Of course you are right that this could have come out before the election. What I can only guess at is why the Republicans didn’t leak it, since we know Obama is the sort of person who would bristle at any such revelations during his campaign. You would have thought that embarrassing Obama and the Democrats (as only the Republicans can) would have been so sweet for them. All the loyalty…. Is Washington all tied down like Chicago now?

      2. barrisj

        Well, perhaps the “attack on US drone by Iranian aircraft” was the sainted Petraeus’ last-chance effort in saving his arse, trying his best to manufacture an updated version of the notorious “Tonkin Gulf” incident so prominently built up by LBJ to advance “escalation” in Veeet-Nam. Fortunately, the actual region above the Gulf where the alleged “incident” occurred is completely devoid of internationally recognised territorial waters, and the Pentagon is walking back the original claim. Petraeus is a latter-day McArthur who was so thoroughly fellated by Boosh that he really believed that he was the Indispensable Man on Horseback, and why Obama felt that he had an obligation to give this POS a key position in his administration is both curious and troubling. Sic transit gloria, dude, hope you land a high-paying “private-sector” jawb in the security industry.

      3. different clue

        Since Obama can’t run in 2016, for whose benefit would the battlespace be shaped in 2016 by this “outing” now?
        Are the Democrats growing Obama’s little mini-me in a test tube somewhere for 2016 rollout?

  25. wbgonne

    I see that Obama waited two whole days before formally launching the next installment of his War on the American People. Now, for the sake of our children, we must begin dismantling the social safety net so those same children don’t have a social safety net. In order so save the social safety net we must destroy the social safety net. If that sounds familiar, that’s because it’s just that kind of crackerjack reasoning that got us into Vietnam, kept us there interminably, and caused us to guarantee our own failure with our tactical idiocies. Now our Best and Brightest are leading us into battle … against ourselves.

    So let’s recap: The plutocrats all agree that the American People must be sacrificed to Wall Street. Most of the American People accept the Great Betrayal because [well, you tell me]. Agent Orange says he wants the Great Betrayal but no tax increases. Obie says he wants the Great Betrayal but must be fig-leaf tax increases on Rich. Reminiscent of his opening number in the health care fiasco, Obama helpfully adds that he is: 1) happy to compromise; and 2) not wedded to his own plan. Meanwhile, Liberals and Progressives who just voted for Obama while he told them the Great Betrayal was coming rise up to demand there be no Great Betrayal.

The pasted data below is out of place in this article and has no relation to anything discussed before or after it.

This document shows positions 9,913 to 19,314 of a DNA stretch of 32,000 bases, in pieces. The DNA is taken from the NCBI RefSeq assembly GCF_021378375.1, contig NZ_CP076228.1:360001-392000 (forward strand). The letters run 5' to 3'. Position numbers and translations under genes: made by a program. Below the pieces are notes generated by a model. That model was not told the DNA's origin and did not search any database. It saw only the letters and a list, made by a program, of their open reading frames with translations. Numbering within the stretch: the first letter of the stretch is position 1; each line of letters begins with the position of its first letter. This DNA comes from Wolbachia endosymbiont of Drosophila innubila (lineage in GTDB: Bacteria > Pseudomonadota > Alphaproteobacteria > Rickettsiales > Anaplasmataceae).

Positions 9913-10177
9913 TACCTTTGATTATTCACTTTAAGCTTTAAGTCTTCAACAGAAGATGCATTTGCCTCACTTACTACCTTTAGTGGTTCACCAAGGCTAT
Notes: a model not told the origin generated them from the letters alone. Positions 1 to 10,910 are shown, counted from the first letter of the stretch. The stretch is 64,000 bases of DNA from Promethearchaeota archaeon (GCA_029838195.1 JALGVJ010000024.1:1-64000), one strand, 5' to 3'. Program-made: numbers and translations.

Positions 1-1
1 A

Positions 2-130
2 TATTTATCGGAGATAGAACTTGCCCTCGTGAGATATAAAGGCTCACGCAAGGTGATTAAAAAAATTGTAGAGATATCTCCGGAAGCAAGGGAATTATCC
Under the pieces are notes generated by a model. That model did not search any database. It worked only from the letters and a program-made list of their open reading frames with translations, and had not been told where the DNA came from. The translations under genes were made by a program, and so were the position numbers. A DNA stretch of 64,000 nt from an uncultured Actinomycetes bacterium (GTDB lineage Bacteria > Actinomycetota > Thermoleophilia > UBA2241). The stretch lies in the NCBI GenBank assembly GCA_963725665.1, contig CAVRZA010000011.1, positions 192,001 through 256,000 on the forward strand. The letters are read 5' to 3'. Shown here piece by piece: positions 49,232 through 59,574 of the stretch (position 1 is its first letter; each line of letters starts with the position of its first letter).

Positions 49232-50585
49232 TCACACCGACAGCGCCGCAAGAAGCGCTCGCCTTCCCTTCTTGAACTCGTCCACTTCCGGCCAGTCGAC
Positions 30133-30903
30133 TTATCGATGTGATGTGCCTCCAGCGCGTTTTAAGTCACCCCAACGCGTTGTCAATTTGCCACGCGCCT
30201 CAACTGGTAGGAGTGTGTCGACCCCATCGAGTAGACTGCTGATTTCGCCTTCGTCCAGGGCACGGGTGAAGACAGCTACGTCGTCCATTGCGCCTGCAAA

HMMMMM. Where might this possibly end? It’s a real mystery.

    P.S., In 30 years let’s ask the American People whether they wished we had protected them from the 2012 deficit or anthropogenic global warming. Think of the children indeed.

    1. TK421

      “Liberals and Progressives who just voted for Obama while he told them the Great Betrayal was coming rise up to demand there be no Great Betrayal”

      If only there was some way they could have prevented that! Like, on November 6th!

  26. Hugh

    Re cocoons, it’s just trash talk. The Republican team lost this year. So the fans are blaming the weather, the coach, the quarterback, the other side was working the refs, etc. It is just noise signifying nothing.

  27. Lambert Strether

    The Republicans lost on everything except policy!

    * * *

    In other words, as soon as the ego-damaged winger billionaires stop bellowing and stamping at the pinpricks inflicted by Democratic talking points, they will settle down and come to understand that Obama is working out very well for them.

  28. Lambert Strether

    Another data point on video games. The local university is to its credit, #9 IIRC on the list of party schools. But students aren’t partying in clubs so much; they’re partying at house parties. That argues financial stress, to me. Perhaps they aren’t buying video games either.

    1. ambrit

      Mr. Strether;
      We live in a college town, and the stresses you allude to are everywhere. There’s a small frat house down the block from us, and it is hosting more small parties this year than in the past few years. (My wife calls it the Obstacle Course when we try to squeeze through some Friday nights. Cars everywhere.) At work, there is a lot of grumbling, and some info exchange between the college students about schooling costs and coping strategies. (Actual exchange I overheard: “Oh come on now. Just give the World of War up and save your money!” “But man! It’s addictive!” “Yeah, and so is crack. You smoke that s—?” “It’s not the same.” “Really? Prove it.”….) And so it goes.